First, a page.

The Fantasticks: book and lyrics by Tom Jones, music by Harvey Schmidt




Musicals, or at least so it seemed according to the example set by Irving Berlin or Rogers and Hammerstein, ought to be big, bold, impressive, with elaborate production numbers, fancy costumes, and lighting effects. Tom Jones and Harvey Schmidt thought so when they became friends at the University of Texas and dreamed of conquering New York. Even while serving is different army units, they managed to collaborate on songs by mail. Once in New York, they tried to make an elaborate musical out of a one-act spoof on Romeo and Juliette by Edmund Rostand, Les Romanesques. In hindsight, they attempted … Continue reading

Rapsodie espagnole by Maurice Ravel




Ironically, in view of Maurice Ravel’s reputation as a brilliant orchestrator, he conceived only Rapsodie espagnole as a purely orchestral display piece from the beginning, and that only in part. He either wrote his other orchestral works for the stage or transcribed them from piano pieces. In fact, the “Habanera” in Rapsodie espagnole was written originally for two pianos. Ravel shared the enthusiasm of many French composers for Spanish music. In his case, he absorbed an understanding of both French and Spanish culture as a child. Son of a Swiss father and Basque mother, he grew up in the Basque … Continue reading

Five things you probably didn’t know about Gustav Mahler




When he was a little boy, someone asked Mahler what he wanted to be when he grew up; he said, “a martyr.” One day, a friend noticed that Mahler looked sad; Mahler said he had just learned that his father was ill. The next day, the same friend saw a man running through the street sobbing. It was Mahler. Had something happened to his father? It was much worse than that; he learned that Richard Wagner had died. Conducting his first Ring Cycle, Mahler was furious when the timpanist missed an important cue in the final scene of Das Rheingold; … Continue reading

Le bourgeois gentilhomme, by Richard Strauss




Richard Strauss and Hugo van Hoffmannstthal had already achieved operatic success with Elektra and Der Rosenkavilier when Hoffmannsthal suggested Molière’s comedy Le bourgeois gentilhomme for their next collaboration. In that play, Jourdain, a social-climbing cloth merchant, wishes to be thought an aristocrat. A boorish fool concerned only with appearances, he hires teachers of music, dance, fencing, and philosophy so he can learn aristocratic ways. Hofmannsthal proposed to shape Molière’s hopelessly tangled plot into an opera within a play. In his version, Jourdain decided to patronize a struggling young composer and commissioned an opera, Ariadne auf Naxos, and a burlesque, The … Continue reading

Popular song in America, part 10: The rock revolution




Tin Pan Alley songs appealed to a predominantly urban, white, affluent, and musically literate segment of the population. They remained unknown to much of the rest of the country, including most blacks and rural whites, who had their own music, learned and passed down orally. The advent of the recording industry and radio gave this music a wider reach within their respective niches. Consequently, when Billboard began to document record sales, it kept three charts, one for “popular music,” (Tin Pan Alley songs), one for Country-Western, and one for black music, labeled at various times Harlem Hit Parade, Race Records, … Continue reading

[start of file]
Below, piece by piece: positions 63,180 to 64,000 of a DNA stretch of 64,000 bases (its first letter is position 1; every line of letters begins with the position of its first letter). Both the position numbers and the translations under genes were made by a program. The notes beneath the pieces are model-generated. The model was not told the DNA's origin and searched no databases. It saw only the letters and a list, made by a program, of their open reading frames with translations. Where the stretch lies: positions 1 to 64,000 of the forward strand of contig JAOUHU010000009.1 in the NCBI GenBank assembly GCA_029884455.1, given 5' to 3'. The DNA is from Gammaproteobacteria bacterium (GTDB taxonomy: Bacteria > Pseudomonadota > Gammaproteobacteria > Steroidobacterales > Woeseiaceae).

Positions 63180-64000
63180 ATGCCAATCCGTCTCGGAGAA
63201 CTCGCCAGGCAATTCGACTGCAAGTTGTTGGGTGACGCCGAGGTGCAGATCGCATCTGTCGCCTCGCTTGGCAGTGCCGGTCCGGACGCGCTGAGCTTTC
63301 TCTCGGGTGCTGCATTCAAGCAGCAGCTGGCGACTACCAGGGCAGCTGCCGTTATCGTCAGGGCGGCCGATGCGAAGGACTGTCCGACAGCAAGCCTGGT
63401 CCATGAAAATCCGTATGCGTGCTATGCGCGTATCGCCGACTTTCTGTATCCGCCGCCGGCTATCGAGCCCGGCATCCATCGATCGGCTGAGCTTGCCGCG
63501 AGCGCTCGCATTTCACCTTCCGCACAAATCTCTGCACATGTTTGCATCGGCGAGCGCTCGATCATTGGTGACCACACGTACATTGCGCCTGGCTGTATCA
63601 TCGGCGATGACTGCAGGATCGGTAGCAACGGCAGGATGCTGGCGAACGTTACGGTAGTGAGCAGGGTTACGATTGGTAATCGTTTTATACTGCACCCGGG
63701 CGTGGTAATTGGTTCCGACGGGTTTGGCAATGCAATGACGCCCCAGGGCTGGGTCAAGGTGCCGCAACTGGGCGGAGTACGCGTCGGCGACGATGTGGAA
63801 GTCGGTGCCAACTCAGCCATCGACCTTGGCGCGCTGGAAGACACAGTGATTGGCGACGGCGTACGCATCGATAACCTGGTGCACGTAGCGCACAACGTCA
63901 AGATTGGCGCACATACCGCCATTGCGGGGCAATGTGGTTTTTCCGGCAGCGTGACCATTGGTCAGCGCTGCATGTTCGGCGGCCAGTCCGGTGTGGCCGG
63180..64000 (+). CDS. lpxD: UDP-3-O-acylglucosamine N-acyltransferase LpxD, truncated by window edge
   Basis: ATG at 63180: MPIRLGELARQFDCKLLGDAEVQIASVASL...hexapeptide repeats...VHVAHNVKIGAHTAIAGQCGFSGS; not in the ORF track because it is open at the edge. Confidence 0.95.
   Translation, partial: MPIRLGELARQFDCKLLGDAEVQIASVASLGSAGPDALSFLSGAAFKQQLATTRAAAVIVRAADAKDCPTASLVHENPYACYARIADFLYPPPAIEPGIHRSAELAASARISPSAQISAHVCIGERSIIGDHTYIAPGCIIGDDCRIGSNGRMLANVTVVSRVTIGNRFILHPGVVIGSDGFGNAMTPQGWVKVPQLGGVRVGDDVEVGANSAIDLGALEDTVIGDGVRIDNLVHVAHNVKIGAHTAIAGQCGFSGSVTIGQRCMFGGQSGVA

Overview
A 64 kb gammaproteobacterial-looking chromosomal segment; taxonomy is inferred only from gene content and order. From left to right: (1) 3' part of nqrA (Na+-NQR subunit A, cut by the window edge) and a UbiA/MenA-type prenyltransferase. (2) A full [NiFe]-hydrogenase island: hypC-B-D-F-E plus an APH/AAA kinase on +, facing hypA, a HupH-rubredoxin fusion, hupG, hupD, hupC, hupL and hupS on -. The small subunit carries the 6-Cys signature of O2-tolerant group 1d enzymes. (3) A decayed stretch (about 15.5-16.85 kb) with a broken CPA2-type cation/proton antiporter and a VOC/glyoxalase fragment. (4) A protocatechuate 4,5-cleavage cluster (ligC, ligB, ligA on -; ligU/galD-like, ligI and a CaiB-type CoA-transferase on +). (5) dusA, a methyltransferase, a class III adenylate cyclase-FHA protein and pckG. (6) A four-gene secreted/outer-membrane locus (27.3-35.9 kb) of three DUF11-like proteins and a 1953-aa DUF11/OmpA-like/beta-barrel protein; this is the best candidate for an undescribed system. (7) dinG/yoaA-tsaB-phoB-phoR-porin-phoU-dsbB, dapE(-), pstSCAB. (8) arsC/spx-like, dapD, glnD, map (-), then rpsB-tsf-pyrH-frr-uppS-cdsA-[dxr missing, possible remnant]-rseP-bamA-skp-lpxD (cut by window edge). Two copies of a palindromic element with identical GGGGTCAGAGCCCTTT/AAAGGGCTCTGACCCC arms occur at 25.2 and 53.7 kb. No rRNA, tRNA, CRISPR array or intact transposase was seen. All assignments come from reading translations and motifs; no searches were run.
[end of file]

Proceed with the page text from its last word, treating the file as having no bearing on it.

Popular song in America, part 9: Tin Pan Alley




Tin Pan Alley started during a time of transition in American musical theater. Late in the nineteenth century, the variety show began to supplant the minstrel show as America’s chief form of entertainment. Both consisted of sequences of various acts with no plot, but in the minstrel show, the entire cast stayed on stage from beginning to end and sometimes performed as an ensemble. Variety shows had a wider range of acts, and performers took the stage only for their own. Songs continued to follow the traditional verse/chorus form, but the change in theatrical practice eliminated four-part harmony from the … Continue reading

Beloved Christmas carols: The Christmas Song




In a web environment, someone can write an article or record a song and put it online immediately. Conventional publishers must work months in advance of publication. Whatever new magazine articles on Christmas, Christmas record albums, etc. appear this month were probably written some time last summer. Once upon a time, selling sheet music made at least as much money as recordings. Publishers often had song-writing teams under contract to provide new music. On a hot July day in 1946, lyricist Bob Wells was not thinking of songs for Christmas or otherwise. He only cared about cooling off. Swimming didn’t … Continue reading